Canyon Cinema

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Canyon Cinema began in a Canyon (California) backyard[1] with films projected onto an army surplus screen from the kitchen window, as a community-oriented, informal exhibition venue for non-theatrical films by neighbors, in 1960.[2] It later spun-off San Francisco Cinematheque[2] in 1975.[3]

American cinematic artist Bruce Baillie founded Canyon Cinema as a filmmakers co-operative in about 1961. Baillie created it as an exhibition outlet for independent motion picture film. It then was formally established as Canyon Cinema, Inc., an independent, non-commercial film distributor in 1967.[4]

This corporation was dissolved in 2013, following the transfer of its assets and operations to the Canyon Cinema Foundation, a 501(c)3 nonprofit.[5]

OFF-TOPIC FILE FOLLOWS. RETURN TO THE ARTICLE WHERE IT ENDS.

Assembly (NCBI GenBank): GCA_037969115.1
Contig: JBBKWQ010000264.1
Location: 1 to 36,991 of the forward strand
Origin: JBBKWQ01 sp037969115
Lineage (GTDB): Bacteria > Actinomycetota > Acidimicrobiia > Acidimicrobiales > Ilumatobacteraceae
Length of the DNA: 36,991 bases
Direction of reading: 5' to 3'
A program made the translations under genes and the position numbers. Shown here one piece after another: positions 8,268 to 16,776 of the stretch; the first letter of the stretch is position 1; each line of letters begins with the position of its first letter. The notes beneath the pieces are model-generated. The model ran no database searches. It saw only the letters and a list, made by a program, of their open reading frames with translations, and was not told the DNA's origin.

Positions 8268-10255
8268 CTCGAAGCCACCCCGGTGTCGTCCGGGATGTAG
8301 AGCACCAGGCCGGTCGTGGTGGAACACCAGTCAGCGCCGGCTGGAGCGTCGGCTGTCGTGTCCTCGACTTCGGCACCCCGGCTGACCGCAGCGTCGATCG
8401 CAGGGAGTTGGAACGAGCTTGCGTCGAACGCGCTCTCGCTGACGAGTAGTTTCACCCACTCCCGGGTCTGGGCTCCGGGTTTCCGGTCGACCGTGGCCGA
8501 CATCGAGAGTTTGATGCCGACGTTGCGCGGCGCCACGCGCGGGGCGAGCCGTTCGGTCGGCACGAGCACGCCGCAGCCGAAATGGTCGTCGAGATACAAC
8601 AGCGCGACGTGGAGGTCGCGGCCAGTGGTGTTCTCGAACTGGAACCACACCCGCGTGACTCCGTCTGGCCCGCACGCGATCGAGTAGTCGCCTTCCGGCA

Canyon Cinema Foundation in San Francisco is a nonprofit founded in 2013 and dedicated to educating the public about independent, non-commercial, experimental, avant-garde and artist-made moving images. It nurtures scholarship and awareness with public programming at universities and nonprofit cultural organizations worldwide. With The Film Makers Cooperative, Canyon Cinema is one of the only major sources for prints of avant-garde and experimental film in America, and related research information.


  1. ^ . 21 December 2001 Archived from the original on 21 December 2001. Retrieved 4 August 2018. Missing or empty |title= (help)
  2. ^ a b "Rental History". Retrieved 4 August 2018.
  3. ^ Guillen, Michael (16 June 2006). "The Evening Class: CANYON CINEMA—The Evening Class Interview With Dominic Angerame". Retrieved 4 August 2018.
  4. ^ Scott MacDonald, Canyon Cinema: The Life and Times of an Independent Film Distributor, University of California Press, 2008, p6. ISBN 0-520-25087-7
  5. ^ "History and Today". Canyon Cinema. Archived from the original on 2014-12-15. Retrieved 2013-08-15.

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